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The Trial of Callista Blake By Edgar Pangborn Characters: 22270

Updated: 2017-12-01 00:04


Edith Nolan watched the cherries wobbling on Maud Welsh's hat as the woman perched in the witness chair, a sparrow ready for flight. T. J. Hunter purred and soothed. "Your occupation, Miss Welsh?"

"Guess you could say housekeeper." The voice was dry, brittle as the woman's skin. Merciless morning light played on Maud's wrinkles; bad judgment had tricked her into using dabs of make-up.

On her two visits to the Shanesville house, Edith had been aware of Maud as not much more than a background flutter and squeak; Callista had filled Edith in on the family history that explained her. Long ago, long before Herb Chalmers and Callista's mother were married and while Herb's father Malachi Chalmers was still alive, Cousin Maud had been asked to come and keep house. She stayed. Father Malachi had been a Full Professor, also a sort of fin de siècle Great Man who wrote a book (or something) and whose memory, Edith gathered, served as a squashy but invincible paperweight holding down the remainder of Herb's polite life. Maud Welsh had evidently done much to keep that memory functional. By the power of the meek, and because she was useful and a cousin, she just stayed, a small household tyrant given to vigorous church attendance and good works, enlarging on the time when the Professor was alive as a golden age to keep his degenerate son in line, dusting and sweeping intensely at unseasonable hours, putting up interminable preserves, and carrying on a picayune war with Victoria Chalmers, a war of sniffles and grievances which (Callista said) both of them enjoyed so much that there was never any serious question of sending Maud on her way. In the cellar, said Callista, there were five six-foot shelves of plum jam alone-Maud's atomic reserve. Anyhow, she raised quiet Presbyterian hell if any of it was used. And Callista in the studio had drawn a pen-and-ink of Maud lurking all alone underground in a desolated world, grown obese (in garments meant for a thin woman) on a thick diet of plum jam. Edith had said: "Oh, damn it, Cal, after all!" and kept the sketch.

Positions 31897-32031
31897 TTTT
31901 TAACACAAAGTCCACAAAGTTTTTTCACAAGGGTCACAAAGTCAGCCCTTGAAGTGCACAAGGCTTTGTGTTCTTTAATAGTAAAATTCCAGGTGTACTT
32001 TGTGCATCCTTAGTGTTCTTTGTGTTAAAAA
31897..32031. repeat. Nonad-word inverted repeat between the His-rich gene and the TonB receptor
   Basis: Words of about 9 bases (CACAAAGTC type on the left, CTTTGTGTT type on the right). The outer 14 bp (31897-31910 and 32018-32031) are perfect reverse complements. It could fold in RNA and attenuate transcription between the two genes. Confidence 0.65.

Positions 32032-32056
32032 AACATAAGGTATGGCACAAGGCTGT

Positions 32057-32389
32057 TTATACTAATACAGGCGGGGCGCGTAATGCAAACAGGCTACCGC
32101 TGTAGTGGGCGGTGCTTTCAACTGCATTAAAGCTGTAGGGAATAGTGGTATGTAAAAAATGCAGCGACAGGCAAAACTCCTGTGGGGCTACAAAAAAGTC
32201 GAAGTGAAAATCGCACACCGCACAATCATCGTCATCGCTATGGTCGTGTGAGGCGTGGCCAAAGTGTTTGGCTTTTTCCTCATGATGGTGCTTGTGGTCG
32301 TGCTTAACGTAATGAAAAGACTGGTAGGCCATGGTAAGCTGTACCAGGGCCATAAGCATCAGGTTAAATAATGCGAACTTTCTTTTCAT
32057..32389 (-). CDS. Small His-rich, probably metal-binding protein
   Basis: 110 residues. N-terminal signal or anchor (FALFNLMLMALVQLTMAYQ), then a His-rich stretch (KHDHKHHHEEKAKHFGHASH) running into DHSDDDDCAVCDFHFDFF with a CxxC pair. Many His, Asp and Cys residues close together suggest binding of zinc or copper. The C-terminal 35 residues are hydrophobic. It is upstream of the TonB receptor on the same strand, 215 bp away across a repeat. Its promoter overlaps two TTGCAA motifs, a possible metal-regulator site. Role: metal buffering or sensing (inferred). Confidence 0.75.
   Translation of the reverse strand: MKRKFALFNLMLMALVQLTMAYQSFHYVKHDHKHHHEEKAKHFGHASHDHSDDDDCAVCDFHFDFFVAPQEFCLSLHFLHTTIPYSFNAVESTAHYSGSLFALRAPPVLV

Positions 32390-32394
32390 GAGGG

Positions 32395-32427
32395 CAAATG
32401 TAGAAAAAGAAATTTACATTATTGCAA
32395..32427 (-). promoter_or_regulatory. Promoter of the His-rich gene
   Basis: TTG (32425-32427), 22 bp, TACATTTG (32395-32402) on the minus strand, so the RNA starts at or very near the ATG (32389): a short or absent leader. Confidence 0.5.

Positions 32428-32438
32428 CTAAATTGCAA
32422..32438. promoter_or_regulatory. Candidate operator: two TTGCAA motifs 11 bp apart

"Where are you employed at present, Miss Welsh?"

"Well, see, I'm kin to-"

T. J. Hunter showed half-amused worry wrinkles. "Just my question, please. You know, limit your answers to the question."

"Oh, you did tell me that, didn't you? Well, I live in with the Chalmerses, I mean Dr. and Mrs. Herbert Chalmers of Shanesville."

"Doctor-that's an academic degree, isn't it?"

"Uh-oh yes. A Ph. D." Her voice made it an ailment.

Hunter's morning sleekness annoyed Edith, who felt dowdy and unkempt after a bad night. Aspirin, insomnia, a dripping faucet in the bathroom, meaningless noises in the studio-probably mice.

"Is there a street number on the Chalmers house?"

"No, just Walton Road. Same's when The Professor was alive and we lived in Winchester, all you had to say-"

"Yes, I understand. Just limit your answers, please."

"I'm sorry. I'll try."